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Fitchburg State University’s Future Educators Academy spotlights student mental wellness

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FITCHBURG — The Future Educator Academy at Fitchburg State University recently welcomed a cohort of local high school students to campus for a day of programming, with more than 20 students completing a badge focused on mental wellness in the classroom and a badge on performing cardiopulmonary resuscitation to adults and infants, according to a university press release.

The academy is designed to address ongoing demographic shifts by recruiting and training future educators from traditionally underrepresented populations. According to the state Department of Elementary and Secondary Education, about 40% of the state’s public school students are of color, but only 10% of their teachers come from minority groups, said Lourdes Ramirez, coordinator of field placements, partnerships and recruitment for Fitchburg State’s School of Education.

“We want to offer relevant programming that will provide high school students with marketable skills, while seeing themselves as future educators and change makers,” Ramirez said. “This is a very exciting initiative and we have received strong support from the high schools and district-level administrators.”

The program’s future educators participate in workshops that allow them to earn badges that will ultimately result in leadership certificates from Fitchburg State. The program participants also get access to free, credit-bearing university courses they can apply toward their degree as part of early college engagement. The academy’s programs focus on culturally relevant education that values students’ cultural, linguistic and ethnic contributions as future teachers.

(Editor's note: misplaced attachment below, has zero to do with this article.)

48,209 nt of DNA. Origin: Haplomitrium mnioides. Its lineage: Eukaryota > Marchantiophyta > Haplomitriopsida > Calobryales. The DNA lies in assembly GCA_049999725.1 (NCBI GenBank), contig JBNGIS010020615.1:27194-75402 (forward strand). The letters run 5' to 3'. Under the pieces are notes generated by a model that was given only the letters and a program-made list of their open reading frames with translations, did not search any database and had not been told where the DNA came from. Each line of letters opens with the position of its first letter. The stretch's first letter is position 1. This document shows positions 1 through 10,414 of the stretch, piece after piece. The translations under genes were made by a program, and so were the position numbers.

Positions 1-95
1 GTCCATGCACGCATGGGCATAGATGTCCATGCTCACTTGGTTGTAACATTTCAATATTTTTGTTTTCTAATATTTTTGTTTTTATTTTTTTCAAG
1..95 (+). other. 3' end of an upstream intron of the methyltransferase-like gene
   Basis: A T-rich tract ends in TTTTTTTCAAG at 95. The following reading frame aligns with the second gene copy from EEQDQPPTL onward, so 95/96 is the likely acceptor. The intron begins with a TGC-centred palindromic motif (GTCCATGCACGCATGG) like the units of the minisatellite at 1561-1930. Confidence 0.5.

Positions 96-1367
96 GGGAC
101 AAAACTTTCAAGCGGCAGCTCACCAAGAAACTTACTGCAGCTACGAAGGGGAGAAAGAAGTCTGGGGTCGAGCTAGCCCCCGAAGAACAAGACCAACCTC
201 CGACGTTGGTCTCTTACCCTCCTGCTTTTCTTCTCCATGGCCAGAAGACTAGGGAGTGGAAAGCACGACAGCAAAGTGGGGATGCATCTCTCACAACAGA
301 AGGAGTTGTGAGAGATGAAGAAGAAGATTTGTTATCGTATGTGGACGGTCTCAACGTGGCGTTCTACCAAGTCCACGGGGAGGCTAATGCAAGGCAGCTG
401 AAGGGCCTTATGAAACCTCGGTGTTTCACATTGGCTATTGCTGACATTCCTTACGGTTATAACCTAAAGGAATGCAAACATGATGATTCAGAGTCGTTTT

Students from Fitchburg High School and Leominster High School recently visited the university campus for training on supporting student mental wellness in the classroom. The 4.5-hour program, led by Fitchburg State Professor Megan Krell from the Behavioral Sciences Department, included strategies to support student learning, universal design for learning, trauma-informed teaching, and the growth mindset.

Leominster High School student Jianelis Delgado found the presentation informative.
“I learned how to keep everyone’s feelings and home life in mind when dealing with each, and also learned how to promote growth,” Delgado said.

Another group of students, meanwhile, received certification to perform CPR at a session led by Fitchburg State University Police Officer Timothy C. Grant. The training showed these future educators how to evaluate an emergency situation, and how to perform CPR, and how to use an automated external defibrillator if needed.

The academy will continue in the spring with additional programming.
 

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